The Ivy Coach Daily

April 14, 2014

Brown Legacy Admissions

Brown Admission, Legacy Admission at Brown, Brown University Legacies
Many Brown students will not admit publicly that they support legacy admission. That doesn’t mean these same Brown don’t support the practice.

At Brown University, 17.6% of students strongly disagree with the consideration of legacy status in admissions decisions at the university. Additionally, 32.5% of students somewhat disagree with the consideration, 19.3% have no opinion, 24.5% somewhat agree, and 6% strongly agree. As stated in an article on Brown legacy admissions in “The Brown Daily Herald,” “Just over half of undergraduates disagree with the consideration of legacy status in the University’s admission decisions, according to the results of a Herald poll conducted March 3–­4. About 30 percent of students agree with the use of legacy status  — having a parent, grandparent or sibling who attended Brown — in admission, and 19 percent have no opinion. Legacy students and varsity athletes were more likely to support legacy status’ use in admission, while those receiving financial aid from the University were less likely to do so.”

Well that’s a real shocker — legacy students and varsity athletes were more likely to support the consideration of legacy status in admissions decisions at Brown while those who receive financial aid were less likely to support such consideration. Here’s a question we’d like to pose to those students strongly disagreeing with the use of legacy admission at Brown who receive financial aid: Where oh where do they think their financial aid is coming from? Much of it comes from donors. It does not come out of thin air. And, while we have argued in the past that legacy admission may actually be a violation of tax law since donors are in fact often receiving something for their tax-deductible donations (their children have higher odds of admission), it’s currently legal and to not give these students an advantage in the applicant pool risks a school’s financial security. That’s not a good thing!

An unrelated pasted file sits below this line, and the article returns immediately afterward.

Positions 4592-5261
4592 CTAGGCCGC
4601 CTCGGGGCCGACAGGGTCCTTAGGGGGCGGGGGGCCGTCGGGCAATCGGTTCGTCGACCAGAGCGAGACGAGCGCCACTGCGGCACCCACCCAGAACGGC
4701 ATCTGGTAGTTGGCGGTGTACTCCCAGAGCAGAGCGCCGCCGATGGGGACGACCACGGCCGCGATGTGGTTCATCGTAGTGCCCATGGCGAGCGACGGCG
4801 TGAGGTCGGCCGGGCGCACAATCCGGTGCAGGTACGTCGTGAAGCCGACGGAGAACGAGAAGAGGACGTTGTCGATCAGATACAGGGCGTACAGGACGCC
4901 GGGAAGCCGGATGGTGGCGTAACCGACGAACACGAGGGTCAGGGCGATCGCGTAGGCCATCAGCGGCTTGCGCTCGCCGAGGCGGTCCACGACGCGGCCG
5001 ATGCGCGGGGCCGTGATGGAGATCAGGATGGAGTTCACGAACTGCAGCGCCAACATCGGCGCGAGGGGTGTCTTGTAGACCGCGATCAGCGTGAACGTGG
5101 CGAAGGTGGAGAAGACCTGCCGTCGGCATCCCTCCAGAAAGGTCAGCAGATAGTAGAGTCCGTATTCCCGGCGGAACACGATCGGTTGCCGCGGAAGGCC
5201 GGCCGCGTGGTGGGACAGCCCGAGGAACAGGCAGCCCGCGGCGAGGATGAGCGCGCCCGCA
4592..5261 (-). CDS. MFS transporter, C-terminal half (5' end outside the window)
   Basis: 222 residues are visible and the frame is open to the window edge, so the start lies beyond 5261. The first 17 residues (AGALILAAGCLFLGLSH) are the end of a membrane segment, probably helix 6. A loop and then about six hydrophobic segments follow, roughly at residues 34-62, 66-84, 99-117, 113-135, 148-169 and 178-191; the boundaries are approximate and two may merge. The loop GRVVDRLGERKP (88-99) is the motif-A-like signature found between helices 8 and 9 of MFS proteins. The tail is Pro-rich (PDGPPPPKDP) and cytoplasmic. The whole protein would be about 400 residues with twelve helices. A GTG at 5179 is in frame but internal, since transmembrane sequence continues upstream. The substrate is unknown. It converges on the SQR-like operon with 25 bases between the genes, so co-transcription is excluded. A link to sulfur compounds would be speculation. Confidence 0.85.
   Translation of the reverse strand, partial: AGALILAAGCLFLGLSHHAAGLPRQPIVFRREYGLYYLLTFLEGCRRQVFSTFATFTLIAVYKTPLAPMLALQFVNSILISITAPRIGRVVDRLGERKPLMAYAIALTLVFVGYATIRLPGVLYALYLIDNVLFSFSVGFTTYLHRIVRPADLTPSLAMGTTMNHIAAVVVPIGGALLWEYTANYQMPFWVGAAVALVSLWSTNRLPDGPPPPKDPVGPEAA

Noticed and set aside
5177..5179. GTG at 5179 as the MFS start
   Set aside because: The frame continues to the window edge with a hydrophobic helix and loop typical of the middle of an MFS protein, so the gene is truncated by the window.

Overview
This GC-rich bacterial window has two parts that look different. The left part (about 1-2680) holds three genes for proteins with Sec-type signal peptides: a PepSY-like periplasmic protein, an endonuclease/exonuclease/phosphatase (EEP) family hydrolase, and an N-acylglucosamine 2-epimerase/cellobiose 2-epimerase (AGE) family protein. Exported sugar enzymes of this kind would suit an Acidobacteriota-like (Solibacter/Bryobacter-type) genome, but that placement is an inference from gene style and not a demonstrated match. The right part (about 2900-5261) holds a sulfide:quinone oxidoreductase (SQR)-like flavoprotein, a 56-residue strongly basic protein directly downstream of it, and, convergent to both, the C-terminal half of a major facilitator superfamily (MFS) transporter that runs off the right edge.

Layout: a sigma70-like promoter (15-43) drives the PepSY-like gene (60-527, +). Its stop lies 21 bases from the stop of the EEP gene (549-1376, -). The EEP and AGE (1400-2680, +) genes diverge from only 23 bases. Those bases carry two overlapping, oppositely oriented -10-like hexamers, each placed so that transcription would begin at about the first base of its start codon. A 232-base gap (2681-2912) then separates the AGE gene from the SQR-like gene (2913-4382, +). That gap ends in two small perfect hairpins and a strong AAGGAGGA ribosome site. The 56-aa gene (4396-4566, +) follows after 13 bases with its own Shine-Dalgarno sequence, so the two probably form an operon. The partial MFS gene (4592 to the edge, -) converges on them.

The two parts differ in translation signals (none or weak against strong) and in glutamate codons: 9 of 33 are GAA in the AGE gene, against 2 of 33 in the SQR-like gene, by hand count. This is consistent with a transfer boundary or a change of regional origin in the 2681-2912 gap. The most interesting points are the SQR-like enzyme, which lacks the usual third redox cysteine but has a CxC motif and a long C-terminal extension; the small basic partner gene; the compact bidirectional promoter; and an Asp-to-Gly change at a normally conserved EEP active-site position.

We’d also like to point out that just as many students don’t want to acknowledge publicly that they had help from a private college counselor in getting into a highly selective college like Brown University, many students would not choose to acknowledge publicly that they support the notion of the children of rich people getting into college. In an age where college graduates often take jobs working for non-profits instead of high-paying jobs on Wall Street, it’s just not considered cool to express support for legacy admission. But that doesn’t mean they don’t really support it. Especially if they got into Brown with a little help from Mommy and Daddy’s donations to their alma mater.

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